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Osiander, Andreas

1. Dates
Born: Gunzenhausen, Bavaria, 19 December 1498
Died: Königsberg, 17 October 1552
Dateinfo: Dates Certain
Lifespan: 54
2. Father
Occupation: Artisan
Andreas (sic) Osiander was a smith. It is stated that the father achieved the status of a member of the town council.
On the other hand, Osiander attended school in Leipzig and Altenburg as a poor scholar who begged his bread from door to door. Although the evidence is ambiguous, I conclude that the family was poor.
3. Nationality
Birth: German
Career: German
Death: German. 4.University: Ing Osiander was admitted to the University of Ingolstadt, as an instructor of aristocratic youth, on 9 July 1515. He left without a degree.
4. Education
5. Religion
Affiliation: Catholic, Lutheran
Osiander was ordained a priest in 1520 and was appointed as priest of a church in Nürnberg in 1522. He enthusiastically accepted Lutheranism and became one of its leading spokesmen, not only in Nürnberg, but in Germany as a whole. 6.Discipline: Asn, Asl, Mth.
Though a minister, Osiander took mathematical sciences as his hobby. He opposed the Copernican system if were taken, not merely as a better mathematical hypothesis, but as a true description of the universe. Nevertheless, as is well known, Rheticus, knowing his expertise, left Osiander in charge of the publication of De revolutionibus, and he inserted the famous preface denying that the book intended to propose more than a mathematical hypothesis.
He corresponded with Cardano on astrology, to which he was sympathetic, and he oversaw the publication of one of Cardano's astrological works.
He also edited Cardano's Ars magna for publication, and Cardano dedicated it to him.
I just learned, by oral report, that in the late 16th century an oral tradition claimed him also as an alchemist. I will record the information, but I don't find it solid enough to put into the file.
For all that, Osiander was primarily and overwhelmingly a theologian, though I find enough real science here--just enough, I might add--not to purge him from the list.
6. Scientific Disciplines
Primary: None
7. Means of Support
Primary: Church Life
Secondary: Schoolmastering, Academia
Osiander was ordained in Nürnberg in 1520. For a time he supported himself by teaching Hebrew, which he had learned.
In 1522 he was appointed pastor of a church in Nürnberg and quickly demonstrated his capacity. He became a leading voice in the Lutheran reformation in the city.
In 1548 he was outraged by the Interim, the compromise temporary settlement of the religious wars which he considered too Catholic, and he left.
He went to Königsberg where, in January 1549, the Duke of Prussia appointed him both to a position as pastor of one of the city's churches and as professor of theology at the newly founded university. In 1552 he was put in charge of the Prussian church.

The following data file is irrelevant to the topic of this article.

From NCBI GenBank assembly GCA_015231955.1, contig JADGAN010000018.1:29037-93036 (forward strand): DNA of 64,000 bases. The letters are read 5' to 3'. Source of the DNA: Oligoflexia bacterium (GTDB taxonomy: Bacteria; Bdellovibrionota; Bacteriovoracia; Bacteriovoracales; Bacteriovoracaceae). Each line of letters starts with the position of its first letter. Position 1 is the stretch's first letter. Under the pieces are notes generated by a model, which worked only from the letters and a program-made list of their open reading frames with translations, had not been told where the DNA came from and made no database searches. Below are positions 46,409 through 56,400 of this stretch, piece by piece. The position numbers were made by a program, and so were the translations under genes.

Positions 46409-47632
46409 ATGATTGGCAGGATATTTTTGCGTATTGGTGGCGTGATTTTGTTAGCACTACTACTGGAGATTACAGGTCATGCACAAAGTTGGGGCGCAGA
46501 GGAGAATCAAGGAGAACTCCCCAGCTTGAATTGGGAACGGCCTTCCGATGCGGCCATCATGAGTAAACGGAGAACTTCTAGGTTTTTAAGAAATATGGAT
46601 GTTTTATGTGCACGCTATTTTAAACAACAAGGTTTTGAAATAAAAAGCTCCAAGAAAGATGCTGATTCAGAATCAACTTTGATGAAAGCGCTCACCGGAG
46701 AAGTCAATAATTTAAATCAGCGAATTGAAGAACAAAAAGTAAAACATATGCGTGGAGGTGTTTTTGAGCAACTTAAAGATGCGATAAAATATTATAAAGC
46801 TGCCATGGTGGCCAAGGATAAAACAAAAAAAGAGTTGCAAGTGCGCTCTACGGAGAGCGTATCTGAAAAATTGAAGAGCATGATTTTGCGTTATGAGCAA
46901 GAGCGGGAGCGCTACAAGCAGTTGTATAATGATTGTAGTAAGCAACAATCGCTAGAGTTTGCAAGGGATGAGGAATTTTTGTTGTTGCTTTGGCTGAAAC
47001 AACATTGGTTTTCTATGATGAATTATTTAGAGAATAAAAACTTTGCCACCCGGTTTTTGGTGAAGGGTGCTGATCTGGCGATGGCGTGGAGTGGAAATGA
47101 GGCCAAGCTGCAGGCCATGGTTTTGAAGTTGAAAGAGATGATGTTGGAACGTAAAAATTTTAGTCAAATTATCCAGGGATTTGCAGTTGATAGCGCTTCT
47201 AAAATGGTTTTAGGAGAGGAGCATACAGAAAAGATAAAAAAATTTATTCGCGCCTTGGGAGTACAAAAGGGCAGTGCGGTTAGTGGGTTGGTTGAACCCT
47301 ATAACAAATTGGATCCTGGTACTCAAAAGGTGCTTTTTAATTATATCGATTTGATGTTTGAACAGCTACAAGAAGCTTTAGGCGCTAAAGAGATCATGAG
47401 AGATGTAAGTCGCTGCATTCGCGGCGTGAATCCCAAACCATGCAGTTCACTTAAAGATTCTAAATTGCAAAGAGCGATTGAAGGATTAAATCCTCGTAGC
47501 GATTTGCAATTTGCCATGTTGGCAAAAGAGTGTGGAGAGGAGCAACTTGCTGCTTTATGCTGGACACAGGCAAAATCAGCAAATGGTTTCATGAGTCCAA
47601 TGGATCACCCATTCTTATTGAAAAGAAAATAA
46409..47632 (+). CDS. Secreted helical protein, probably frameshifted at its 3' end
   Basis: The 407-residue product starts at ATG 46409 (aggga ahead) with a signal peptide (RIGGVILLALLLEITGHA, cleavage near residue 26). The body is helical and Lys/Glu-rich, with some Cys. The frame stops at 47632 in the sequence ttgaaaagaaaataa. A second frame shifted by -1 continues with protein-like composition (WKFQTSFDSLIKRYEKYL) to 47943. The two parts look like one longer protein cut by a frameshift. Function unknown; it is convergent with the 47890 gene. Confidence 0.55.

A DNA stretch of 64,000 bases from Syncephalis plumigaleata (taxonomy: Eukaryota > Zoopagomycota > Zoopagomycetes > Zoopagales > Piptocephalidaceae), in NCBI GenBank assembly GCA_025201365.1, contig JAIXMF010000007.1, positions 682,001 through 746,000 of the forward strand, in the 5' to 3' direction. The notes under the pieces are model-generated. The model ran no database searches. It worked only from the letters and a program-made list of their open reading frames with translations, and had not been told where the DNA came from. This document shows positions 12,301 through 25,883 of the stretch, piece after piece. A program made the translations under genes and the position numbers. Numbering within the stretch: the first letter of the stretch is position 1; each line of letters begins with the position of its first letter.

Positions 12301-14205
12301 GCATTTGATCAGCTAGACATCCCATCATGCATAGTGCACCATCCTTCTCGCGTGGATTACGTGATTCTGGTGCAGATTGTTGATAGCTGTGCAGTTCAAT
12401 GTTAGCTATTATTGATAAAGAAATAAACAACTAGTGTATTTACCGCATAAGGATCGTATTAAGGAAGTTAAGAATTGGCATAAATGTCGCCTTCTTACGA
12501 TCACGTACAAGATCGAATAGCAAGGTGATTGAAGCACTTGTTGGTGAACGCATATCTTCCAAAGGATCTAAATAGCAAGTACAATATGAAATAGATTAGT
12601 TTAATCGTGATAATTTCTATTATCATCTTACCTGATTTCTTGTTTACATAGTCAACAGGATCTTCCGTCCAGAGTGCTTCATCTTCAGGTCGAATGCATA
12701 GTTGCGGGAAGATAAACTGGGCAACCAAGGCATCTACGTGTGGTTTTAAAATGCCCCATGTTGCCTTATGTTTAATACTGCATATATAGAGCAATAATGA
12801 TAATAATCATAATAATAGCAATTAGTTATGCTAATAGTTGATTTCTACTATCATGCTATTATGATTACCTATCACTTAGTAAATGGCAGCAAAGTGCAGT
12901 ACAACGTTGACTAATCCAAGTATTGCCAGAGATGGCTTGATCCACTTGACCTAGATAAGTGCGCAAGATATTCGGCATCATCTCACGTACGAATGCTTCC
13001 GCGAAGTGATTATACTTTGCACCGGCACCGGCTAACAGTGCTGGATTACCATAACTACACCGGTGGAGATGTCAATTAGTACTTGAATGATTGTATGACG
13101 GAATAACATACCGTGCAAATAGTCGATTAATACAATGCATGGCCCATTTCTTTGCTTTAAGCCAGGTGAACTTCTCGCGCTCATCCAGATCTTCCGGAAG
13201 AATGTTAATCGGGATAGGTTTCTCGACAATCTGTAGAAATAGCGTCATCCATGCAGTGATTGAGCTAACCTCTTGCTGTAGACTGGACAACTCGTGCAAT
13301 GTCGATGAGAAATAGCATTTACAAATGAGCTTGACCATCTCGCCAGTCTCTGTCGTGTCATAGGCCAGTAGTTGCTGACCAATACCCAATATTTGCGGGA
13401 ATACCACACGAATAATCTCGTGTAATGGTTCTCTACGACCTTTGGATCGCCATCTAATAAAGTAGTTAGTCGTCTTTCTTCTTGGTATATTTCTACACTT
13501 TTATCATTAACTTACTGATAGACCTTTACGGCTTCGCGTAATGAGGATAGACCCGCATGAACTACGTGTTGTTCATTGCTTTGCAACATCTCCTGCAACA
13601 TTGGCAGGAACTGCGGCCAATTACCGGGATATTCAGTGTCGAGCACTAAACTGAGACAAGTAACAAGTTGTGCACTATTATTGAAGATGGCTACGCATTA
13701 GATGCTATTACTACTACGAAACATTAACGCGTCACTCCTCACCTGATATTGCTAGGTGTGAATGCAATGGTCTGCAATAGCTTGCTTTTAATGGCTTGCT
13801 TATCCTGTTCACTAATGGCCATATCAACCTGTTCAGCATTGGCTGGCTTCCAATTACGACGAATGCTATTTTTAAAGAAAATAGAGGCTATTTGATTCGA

8. Patronage
Types: Court Official, City Magistrate, Eccesiastic Official
It is hard to assess Osiander's position in regard to the magistrates of Nürnberg. However, they did control the positions in the city churches and must then have appointed him in the first place. In 1534, when he threatened to leave the city, the magistrates increased his salary significantly in order to retain him. He frequently represented the city's clergy at gatherings of Lutherans, such as meetings of the League of Schmalkald. However, about the mid 30's Osiander, who was a rigid man given to strong opinions which he did not express with moderation, began to offend the powers in the city and to drive them away. And with the Interim he broke with them entirely.
In 1537 he dedicated a work to Archbishop Cranmer, whom he had met in Germany.
In 1542-3 he was sent, at the request of the Pfalzgraf, to Pfalz-Neuberg where he was the principal agent in introducing Lutheranism.
Osiander's principal patron was Duke Albrecht of Prussia, who had spent a period in Nürnberg in 1523-4 and always thereafter regarded Osiander as his spiritual father. Osiander dedicated a book to him in 1544. When Osiander left Nürnberg, Duke Albrecht received him and appointed him both to a church in Königsberg and to a chair in the university. Osiander's style immediately fomented terrible theological divisions in Königsberg, but he retained the support of the Duke through the ferocious struggles until his sudden death in 1552, and after his death Duke Albrecht looked after Osiander's family.
9. Technological Involvement
Type: None
10. Scientific Societies
Memberships: None
Osiander corresponded with Cardano on astrology.
He was acquainted with Rheticus and oversaw the publication of Copernicus' De revolutionibus.
  1. Allgemeine deutsche Biographie, 24, 473-83.
  2. Wilhelm Möller, Andreas Osiander. Leben und ausgewählte Schriften, (Elberfeld, 1870). (Band 5 of Leben und ausgewählte Schriften der Väter und Begründer der lutherischen Kirche.) Mark Graubard, "Andreas Osiander: Lover of Science or Appeaser of its Enemies," Science Education, 48 (1964), 168-87.
Not Available and Not Consulted
  1. H. Wilken, Andreas Osianders Leben, Lehre und Schriften, (Stralsund, 1844).
Compiled by:
Richard S. Westfall
Department of History and Philosophy of Science
Indiana University

Note: the creators of the Galileo Project and this catalogue cannot answer email on geneological questions.

©1995 Al Van Helden
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